Rebirth of blue.

Repost from guest spot over at Inspiring Gentleman?. Check them out.

My style could be roughly classified as new blue collar casual. Three items make up my base level daily wear: plain blue jeans, plain pocket T’s, old school vans. Jeans may be switched up with a heavier work pant. Add ons can consist of button ups, crew neck sweater, plain zip up sweatshirt, work jacket, etc.

I rarely, if ever, wear logo’d or heavily branded items. I have no desire to advertise for others after having already paid them once to wear their clothes. I don’t wear slogans or tags for the same reason I dislike bumper stickers. My beliefs are my own. I live them. I don’t broadcast them.
I wear what i live. Simple rugged clothes for a simple but at times rugged life. Although I understand and own the necessities for special occasion needs, I don’t daily wear anything I can’t roll up the sleeves of, dip one knee into the dirt, dig a toe in, and do something myself. I try to never look dirty or disheveled, but I don’t shy away from a dirty project.
I appreciate the current return in fashion to work wear and blue collar styles. I understand the resurgence in job specific looks, i.e. lumberjack shirts. The concentration on quality material and construction is absolutely a positive one. The attention paid to the where and how of production will hopefully push for improvements overall in the marketplace.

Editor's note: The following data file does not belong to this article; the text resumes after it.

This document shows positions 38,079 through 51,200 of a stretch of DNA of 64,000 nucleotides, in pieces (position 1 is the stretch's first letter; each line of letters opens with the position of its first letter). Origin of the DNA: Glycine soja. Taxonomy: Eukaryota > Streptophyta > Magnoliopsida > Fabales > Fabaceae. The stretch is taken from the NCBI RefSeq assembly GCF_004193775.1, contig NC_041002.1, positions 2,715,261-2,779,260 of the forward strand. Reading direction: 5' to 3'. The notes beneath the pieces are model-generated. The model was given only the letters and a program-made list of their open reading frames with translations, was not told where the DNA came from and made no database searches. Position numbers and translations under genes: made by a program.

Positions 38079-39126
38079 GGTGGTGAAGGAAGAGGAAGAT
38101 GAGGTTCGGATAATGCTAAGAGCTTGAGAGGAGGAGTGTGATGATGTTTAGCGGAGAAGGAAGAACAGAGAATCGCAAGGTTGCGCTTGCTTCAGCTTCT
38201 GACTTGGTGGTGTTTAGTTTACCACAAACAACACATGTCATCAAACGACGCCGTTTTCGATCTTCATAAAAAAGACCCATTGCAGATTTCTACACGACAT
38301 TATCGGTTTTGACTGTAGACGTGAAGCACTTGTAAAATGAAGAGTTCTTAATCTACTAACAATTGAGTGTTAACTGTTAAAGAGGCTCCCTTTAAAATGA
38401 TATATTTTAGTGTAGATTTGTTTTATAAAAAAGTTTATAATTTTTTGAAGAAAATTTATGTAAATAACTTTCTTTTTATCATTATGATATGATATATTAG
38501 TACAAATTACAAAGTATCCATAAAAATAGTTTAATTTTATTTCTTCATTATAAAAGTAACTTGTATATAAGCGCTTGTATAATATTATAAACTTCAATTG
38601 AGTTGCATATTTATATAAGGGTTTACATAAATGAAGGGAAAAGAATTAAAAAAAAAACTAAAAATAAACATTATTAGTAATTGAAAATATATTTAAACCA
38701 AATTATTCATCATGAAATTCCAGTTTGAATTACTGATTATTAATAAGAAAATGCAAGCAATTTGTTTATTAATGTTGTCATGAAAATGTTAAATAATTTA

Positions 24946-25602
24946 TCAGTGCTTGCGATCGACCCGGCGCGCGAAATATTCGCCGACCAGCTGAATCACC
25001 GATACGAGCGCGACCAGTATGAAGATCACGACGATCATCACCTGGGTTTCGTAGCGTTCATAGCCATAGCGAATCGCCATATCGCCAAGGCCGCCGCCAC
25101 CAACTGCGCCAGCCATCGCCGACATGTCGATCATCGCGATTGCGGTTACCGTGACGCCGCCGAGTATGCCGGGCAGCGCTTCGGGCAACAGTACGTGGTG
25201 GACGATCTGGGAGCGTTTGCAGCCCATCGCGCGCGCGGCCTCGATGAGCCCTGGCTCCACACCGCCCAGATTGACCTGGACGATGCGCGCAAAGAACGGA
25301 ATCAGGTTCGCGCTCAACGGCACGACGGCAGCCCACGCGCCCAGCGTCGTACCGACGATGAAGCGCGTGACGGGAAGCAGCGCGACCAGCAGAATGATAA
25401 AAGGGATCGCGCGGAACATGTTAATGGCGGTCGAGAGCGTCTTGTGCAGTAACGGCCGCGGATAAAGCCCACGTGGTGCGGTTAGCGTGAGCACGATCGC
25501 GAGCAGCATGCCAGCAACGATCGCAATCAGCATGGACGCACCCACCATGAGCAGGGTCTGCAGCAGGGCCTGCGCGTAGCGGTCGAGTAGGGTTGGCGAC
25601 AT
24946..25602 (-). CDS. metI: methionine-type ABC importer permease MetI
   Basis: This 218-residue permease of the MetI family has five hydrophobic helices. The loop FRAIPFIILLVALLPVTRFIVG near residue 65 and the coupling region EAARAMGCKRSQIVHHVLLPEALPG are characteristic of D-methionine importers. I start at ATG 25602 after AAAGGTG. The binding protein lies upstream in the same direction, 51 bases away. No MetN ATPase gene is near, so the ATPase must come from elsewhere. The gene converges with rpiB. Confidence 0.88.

I only hope the look will also drive a change in attitude of the wearer. Look the part? Act the part. Learn to do it yourself. Own some basic tools. Go to the library or the bookstore. The home/auto repair, diy section of almost any library can be found chock full of books on any question you have. Get your hands dirty. Get your brain greasy.
One thing I always admired in my father was his ability to answer a question. If he didn’t know, he’d find out. He’d approach any problem hands on. Of course this meant more than one unfixed, seriously dismantled appliance around the house, but not every battle’s a win. My father continued in the long line of men who fixed things. Being your own man meant doing on your own. This used to be the norm. Grandfathers and fathers dismantling the lawnmower on Saturday, cutting the grass on Sunday. Care for what you owned. Care in what you did.
For the record, my father also rocked a mean pair of Levi’s and a plain pocket T.


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